• The use of fennel pesto as a rub for meats as well as with pasta and salad dressings is highly recommended.
  • If you freeze it, you can use it to add a hint of sweetness to your next stock, or you can use it to give roasted, barbecued, or poached fish a hint of anise flavor the next time you prepare fish in the oven, on the grill, or in the poaching pot.
Ina Garten Fennel Orange Salad
Ina Garten Fennel Orange Salad

How To Make Fennel Orange Salad?

  • Clean your rocket. You can either pat it dry with a towel or spin it in your Ina Garten salad spinner.
  • Wash, trim, and remove the core from your fennel, then slice thinly with a mandoline/v-slicer or knife. Put them in water until you are ready to assemble your Ina Garten salad.
  • Peel your oranges, remove the pith, and dice them into medium-sized pieces.
  • Mix all your vinaigrette ingredients in a glass jar, season, and shake until emulsified.
  • In a large mixing bowl, combine all the ingredients; strain and dry the fennel; and season to taste before mixing.
  • In a salad bowl, combine all ingredients and chill until serving time.

What To Serve With Fennel Orange Salad?

Excellent pairings for this fennel orange salad include:

How To Store Fennel Orange Salad?

It’s best to dig into this fennel orange salad right after you make it. However, if you plan on eating the salad for lunch the next day, dress it per serving rather than all at once.

  • Refrigerate the fennel orange salad for up to two days in an airtight container. Keep any leftover dressing in an airtight container in the fridge for up to five days.
  • Fennel stalks and fronds can be frozen for later use. They can be stored in the freezer after a quick rinse under cold water. They have a one-month shelf life.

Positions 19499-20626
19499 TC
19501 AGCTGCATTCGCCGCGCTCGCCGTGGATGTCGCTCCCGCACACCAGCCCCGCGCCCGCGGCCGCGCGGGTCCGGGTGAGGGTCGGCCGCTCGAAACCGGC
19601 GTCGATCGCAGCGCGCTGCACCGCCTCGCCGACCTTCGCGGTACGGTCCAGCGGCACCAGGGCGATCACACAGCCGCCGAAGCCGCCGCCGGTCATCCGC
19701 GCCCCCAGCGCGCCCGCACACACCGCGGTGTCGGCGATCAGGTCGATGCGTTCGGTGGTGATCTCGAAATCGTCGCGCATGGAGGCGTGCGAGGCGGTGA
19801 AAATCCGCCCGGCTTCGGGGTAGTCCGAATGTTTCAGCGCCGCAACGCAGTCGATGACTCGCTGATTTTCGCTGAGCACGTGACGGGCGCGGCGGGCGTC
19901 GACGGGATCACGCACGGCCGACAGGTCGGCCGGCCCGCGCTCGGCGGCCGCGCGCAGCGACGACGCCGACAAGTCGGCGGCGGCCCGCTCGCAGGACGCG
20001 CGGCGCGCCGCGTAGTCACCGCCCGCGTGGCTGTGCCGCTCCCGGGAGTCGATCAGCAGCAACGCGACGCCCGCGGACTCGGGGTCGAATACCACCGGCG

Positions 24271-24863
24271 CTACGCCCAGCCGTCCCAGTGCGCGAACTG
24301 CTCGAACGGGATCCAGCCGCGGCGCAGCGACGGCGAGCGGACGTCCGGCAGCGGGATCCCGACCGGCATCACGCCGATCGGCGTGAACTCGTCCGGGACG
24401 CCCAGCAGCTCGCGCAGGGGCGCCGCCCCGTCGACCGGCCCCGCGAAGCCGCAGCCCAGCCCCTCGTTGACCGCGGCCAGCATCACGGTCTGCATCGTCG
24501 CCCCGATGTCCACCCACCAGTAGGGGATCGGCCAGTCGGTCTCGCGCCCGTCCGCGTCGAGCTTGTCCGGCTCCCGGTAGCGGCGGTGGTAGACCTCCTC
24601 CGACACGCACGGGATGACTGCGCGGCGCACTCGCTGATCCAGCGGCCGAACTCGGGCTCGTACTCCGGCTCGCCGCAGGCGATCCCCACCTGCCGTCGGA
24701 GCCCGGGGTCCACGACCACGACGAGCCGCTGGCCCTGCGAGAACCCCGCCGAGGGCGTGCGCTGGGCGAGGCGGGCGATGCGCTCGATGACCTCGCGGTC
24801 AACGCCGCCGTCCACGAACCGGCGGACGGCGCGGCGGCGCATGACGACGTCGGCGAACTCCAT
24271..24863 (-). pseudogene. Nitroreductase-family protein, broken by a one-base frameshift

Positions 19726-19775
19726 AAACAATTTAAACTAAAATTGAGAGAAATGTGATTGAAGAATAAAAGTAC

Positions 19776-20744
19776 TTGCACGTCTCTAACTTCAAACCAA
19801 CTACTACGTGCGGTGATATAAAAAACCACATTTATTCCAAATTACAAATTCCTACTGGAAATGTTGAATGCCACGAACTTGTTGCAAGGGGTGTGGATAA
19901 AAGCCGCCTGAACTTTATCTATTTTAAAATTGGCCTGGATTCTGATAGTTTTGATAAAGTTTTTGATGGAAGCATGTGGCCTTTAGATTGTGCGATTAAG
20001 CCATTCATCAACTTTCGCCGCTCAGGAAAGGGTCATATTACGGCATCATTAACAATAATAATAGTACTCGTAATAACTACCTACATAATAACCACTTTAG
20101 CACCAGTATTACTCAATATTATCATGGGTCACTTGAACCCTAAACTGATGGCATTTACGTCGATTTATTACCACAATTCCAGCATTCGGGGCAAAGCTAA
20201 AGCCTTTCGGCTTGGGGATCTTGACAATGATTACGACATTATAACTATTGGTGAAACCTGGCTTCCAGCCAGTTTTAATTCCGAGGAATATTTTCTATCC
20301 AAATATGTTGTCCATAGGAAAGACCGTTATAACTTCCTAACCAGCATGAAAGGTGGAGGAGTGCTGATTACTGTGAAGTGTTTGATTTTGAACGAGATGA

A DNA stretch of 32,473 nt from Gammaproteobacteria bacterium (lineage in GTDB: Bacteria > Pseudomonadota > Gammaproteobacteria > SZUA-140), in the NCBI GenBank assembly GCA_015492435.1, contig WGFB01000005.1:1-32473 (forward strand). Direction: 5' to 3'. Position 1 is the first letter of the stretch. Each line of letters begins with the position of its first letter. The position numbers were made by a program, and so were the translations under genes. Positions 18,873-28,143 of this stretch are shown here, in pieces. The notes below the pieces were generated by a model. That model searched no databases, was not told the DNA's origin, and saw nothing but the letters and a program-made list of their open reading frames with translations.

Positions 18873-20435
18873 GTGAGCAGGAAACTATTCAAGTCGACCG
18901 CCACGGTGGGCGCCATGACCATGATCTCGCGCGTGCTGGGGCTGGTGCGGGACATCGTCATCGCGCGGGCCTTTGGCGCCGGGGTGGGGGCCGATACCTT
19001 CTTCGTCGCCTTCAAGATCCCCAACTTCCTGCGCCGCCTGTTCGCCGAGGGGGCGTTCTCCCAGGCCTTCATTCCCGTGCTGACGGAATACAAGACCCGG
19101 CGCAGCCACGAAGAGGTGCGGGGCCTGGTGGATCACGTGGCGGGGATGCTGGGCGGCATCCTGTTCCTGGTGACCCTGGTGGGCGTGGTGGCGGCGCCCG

WARNING: Frozen fennel and orange salad is not something we would recommend eating. Your fennel orange salad will not be as tasty if it is allowed to dry out.

Recipe Tips

  • Fennel that has been stored in water in the refrigerator overnight stays amazingly crisp.
  • Before tossing it in a salad, make sure to drain and dry it thoroughly. Don’t water down that savory dressing, please!
Ina Garten Fennel Orange Salad
Ina Garten Fennel Orange Salad

FAQ Section

What diets is it suitable for?

The Fennel Orange Salad is paleo-friendly, vegan, vegetarian, gluten-free, and nut-free.

Can Fennel Orange Salad be made ahead?

You can make it ahead of time, but it won’t be as crisp. Slicing your fennel a day or two in advance will prevent this from happening. The dressing can be prepared up to two days ahead of time.

How Do You Choose The Perfect Fennel?

The months of fall/august through winter are prime time for fennel. Medium-sized fennel that is smooth, firm, white, and free of brown spots will have the best flavor and crispiness. Fennel loses its sprightly, fresh flavor if it is overused or stored for too long.